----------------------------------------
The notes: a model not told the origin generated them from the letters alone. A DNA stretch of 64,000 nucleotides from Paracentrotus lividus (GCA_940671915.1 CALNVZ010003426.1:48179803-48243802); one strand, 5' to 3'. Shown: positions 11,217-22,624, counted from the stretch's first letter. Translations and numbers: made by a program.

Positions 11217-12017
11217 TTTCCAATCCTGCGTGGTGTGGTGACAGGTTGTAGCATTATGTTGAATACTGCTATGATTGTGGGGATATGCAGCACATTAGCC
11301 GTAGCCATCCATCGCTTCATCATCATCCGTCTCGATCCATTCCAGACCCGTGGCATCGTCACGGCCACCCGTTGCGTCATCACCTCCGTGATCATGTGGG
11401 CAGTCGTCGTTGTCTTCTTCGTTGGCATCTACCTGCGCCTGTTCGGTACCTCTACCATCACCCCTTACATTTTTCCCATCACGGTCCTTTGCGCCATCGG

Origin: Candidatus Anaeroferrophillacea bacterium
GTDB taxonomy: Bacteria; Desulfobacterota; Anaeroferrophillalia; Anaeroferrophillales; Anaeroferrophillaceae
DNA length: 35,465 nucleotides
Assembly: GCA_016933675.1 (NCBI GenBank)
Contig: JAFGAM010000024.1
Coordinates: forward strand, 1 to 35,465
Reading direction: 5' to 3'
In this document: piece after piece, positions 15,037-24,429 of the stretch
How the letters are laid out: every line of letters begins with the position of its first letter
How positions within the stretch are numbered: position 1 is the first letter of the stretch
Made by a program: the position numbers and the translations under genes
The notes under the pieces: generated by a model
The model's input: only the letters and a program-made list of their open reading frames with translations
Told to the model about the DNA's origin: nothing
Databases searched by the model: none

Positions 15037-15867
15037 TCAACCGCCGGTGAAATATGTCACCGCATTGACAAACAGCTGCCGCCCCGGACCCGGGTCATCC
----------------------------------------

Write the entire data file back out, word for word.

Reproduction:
The notes: a model not told the origin generated them from the letters alone. A DNA stretch of 64,000 nucleotides from Paracentrotus lividus (GCA_940671915.1 CALNVZ010003426.1:48179803-48243802); one strand, 5' to 3'. Shown: positions 11,217-22,624, counted from the stretch's first letter. Translations and numbers: made by a program.

Positions 11217-12017
11217 TTTCCAATCCTGCGTGGTGTGGTGACAGGTTGTAGCATTATGTTGAATACTGCTATGATTGTGGGGATATGCAGCACATTAGCC
11301 GTAGCCATCCATCGCTTCATCATCATCCGTCTCGATCCATTCCAGACCCGTGGCATCGTCACGGCCACCCGTTGCGTCATCACCTCCGTGATCATGTGGG
11401 CAGTCGTCGTTGTCTTCTTCGTTGGCATCTACCTGCGCCTGTTCGGTACCTCTACCATCACCCCTTACATTTTTCCCATCACGGTCCTTTGCGCCATCGG

Origin: Candidatus Anaeroferrophillacea bacterium
GTDB taxonomy: Bacteria; Desulfobacterota; Anaeroferrophillalia; Anaeroferrophillales; Anaeroferrophillaceae
DNA length: 35,465 nucleotides
Assembly: GCA_016933675.1 (NCBI GenBank)
Contig: JAFGAM010000024.1
Coordinates: forward strand, 1 to 35,465
Reading direction: 5' to 3'
In this document: piece after piece, positions 15,037-24,429 of the stretch
How the letters are laid out: every line of letters begins with the position of its first letter
How positions within the stretch are numbered: position 1 is the first letter of the stretch
Made by a program: the position numbers and the translations under genes
The notes under the pieces: generated by a model
The model's input: only the letters and a program-made list of their open reading frames with translations
Told to the model about the DNA's origin: nothing
Databases searched by the model: none

Positions 15037-15867
15037 TCAACCGCCGGTGAAATATGTCACCGCATTGACAAACAGCTGCCGCCCCGGACCCGGGTCATCC